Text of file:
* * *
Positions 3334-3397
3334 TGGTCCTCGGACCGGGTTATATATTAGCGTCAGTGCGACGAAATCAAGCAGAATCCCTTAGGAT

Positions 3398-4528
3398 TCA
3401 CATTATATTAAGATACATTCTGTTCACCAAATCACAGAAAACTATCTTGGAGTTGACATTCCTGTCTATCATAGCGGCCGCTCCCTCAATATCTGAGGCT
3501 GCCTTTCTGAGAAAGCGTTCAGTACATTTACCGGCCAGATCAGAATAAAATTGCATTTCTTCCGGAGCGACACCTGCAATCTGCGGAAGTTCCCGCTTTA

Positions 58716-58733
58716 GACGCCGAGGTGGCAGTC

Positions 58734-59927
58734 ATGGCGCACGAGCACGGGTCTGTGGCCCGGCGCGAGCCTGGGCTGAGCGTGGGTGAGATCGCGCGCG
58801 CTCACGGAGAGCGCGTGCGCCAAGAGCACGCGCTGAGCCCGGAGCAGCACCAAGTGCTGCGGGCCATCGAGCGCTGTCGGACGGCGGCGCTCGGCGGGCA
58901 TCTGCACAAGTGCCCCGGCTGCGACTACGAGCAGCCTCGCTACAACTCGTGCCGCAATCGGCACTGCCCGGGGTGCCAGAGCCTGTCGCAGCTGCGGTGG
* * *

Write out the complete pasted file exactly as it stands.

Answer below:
Positions 3334-3397
3334 TGGTCCTCGGACCGGGTTATATATTAGCGTCAGTGCGACGAAATCAAGCAGAATCCCTTAGGAT

Positions 3398-4528
3398 TCA
3401 CATTATATTAAGATACATTCTGTTCACCAAATCACAGAAAACTATCTTGGAGTTGACATTCCTGTCTATCATAGCGGCCGCTCCCTCAATATCTGAGGCT
3501 GCCTTTCTGAGAAAGCGTTCAGTACATTTACCGGCCAGATCAGAATAAAATTGCATTTCTTCCGGAGCGACACCTGCAATCTGCGGAAGTTCCCGCTTTA

Positions 58716-58733
58716 GACGCCGAGGTGGCAGTC

Positions 58734-59927
58734 ATGGCGCACGAGCACGGGTCTGTGGCCCGGCGCGAGCCTGGGCTGAGCGTGGGTGAGATCGCGCGCG
58801 CTCACGGAGAGCGCGTGCGCCAAGAGCACGCGCTGAGCCCGGAGCAGCACCAAGTGCTGCGGGCCATCGAGCGCTGTCGGACGGCGGCGCTCGGCGGGCA
58901 TCTGCACAAGTGCCCCGGCTGCGACTACGAGCAGCCTCGCTACAACTCGTGCCGCAATCGGCACTGCCCGGGGTGCCAGAGCCTGTCGCAGCTGCGGTGG